We finally got a chance to try out Roku’s new 5.1-channel surround sound firmware enhancement to its family of home theater sound products, and after a good run-through, we love it.

As we previously reported in our review of the Roku soundbar and subwoofer when they hit the market over the summer, the setup is easy and in-use settings and adjustments are relatively straight forward and intuitive. That doesn’t change with the new update that allows adding on wireless rear-channel speakers to the mix.

In case you missed the earlier announcement, Roku revealed that it had developed a firmware update allowing Roku (and Walmart’s onn.-branded Roku) soundbars to add new onn.-branded Roku wireless speakers (or Roku’s previously available version available on its web site) as true rear-channel speakers. Previously the Roku-branded wireless speakers were developed as a soundbar alternative for Roku TVs. In that configuration, they offer a nice wide 2-channel experience with surprisingly deep bass and bright clear vocals. But as rear-channels, these mighty mites take on new dimensions.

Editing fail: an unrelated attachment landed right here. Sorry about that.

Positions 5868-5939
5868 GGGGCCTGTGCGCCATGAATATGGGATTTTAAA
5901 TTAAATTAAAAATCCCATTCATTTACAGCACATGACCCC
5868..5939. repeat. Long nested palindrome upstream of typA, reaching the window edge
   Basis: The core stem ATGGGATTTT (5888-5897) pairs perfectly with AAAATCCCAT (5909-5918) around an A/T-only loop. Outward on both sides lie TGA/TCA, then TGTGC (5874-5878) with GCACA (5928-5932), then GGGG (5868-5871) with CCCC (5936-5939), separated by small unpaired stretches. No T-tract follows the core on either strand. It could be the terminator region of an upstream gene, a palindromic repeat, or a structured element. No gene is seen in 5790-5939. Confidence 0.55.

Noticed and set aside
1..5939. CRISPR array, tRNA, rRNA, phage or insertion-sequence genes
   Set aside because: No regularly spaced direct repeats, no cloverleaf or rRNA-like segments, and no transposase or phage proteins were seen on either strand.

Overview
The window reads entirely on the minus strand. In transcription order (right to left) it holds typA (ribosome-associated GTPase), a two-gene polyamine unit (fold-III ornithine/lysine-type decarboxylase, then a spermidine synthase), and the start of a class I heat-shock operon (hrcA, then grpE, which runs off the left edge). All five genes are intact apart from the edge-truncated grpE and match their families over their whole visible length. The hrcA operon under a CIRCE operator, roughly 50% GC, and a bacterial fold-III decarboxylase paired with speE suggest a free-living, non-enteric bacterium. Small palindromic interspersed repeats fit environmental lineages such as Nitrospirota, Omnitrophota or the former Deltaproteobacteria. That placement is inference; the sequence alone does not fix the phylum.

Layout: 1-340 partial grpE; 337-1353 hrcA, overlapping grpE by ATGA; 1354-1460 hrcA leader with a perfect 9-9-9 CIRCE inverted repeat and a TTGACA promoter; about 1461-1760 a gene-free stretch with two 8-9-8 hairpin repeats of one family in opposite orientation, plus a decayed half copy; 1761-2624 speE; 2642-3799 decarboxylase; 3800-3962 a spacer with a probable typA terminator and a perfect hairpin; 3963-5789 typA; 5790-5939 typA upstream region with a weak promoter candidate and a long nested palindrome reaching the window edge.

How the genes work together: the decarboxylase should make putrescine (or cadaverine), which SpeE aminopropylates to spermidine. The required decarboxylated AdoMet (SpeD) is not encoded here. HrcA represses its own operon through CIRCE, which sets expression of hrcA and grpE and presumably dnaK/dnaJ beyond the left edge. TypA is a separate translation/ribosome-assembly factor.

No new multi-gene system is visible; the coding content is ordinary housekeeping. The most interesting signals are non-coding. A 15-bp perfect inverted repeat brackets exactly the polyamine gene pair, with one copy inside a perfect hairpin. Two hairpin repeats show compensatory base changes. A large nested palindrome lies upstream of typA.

We found the 5.1-channel setup works best when the system is connected to a Roku TV, although it can be used with many non-Roku TVs as well. It appears the newer and more sophisticated the TV model, however, the better the integration. We did run into a problem connecting the Roku speakers and soundbar to a 6-year-old LG basic Full HD smart TV via HDMI-ARC port on each device, though this appeared to be an issue more with the television than the audio gear.

The complete package offers a convincing surround sound sensory experience with clearly defined separation of the five audio channels and a virtually directionless bass from the subwoofer. The experience translates well from movie watching to music listening as well.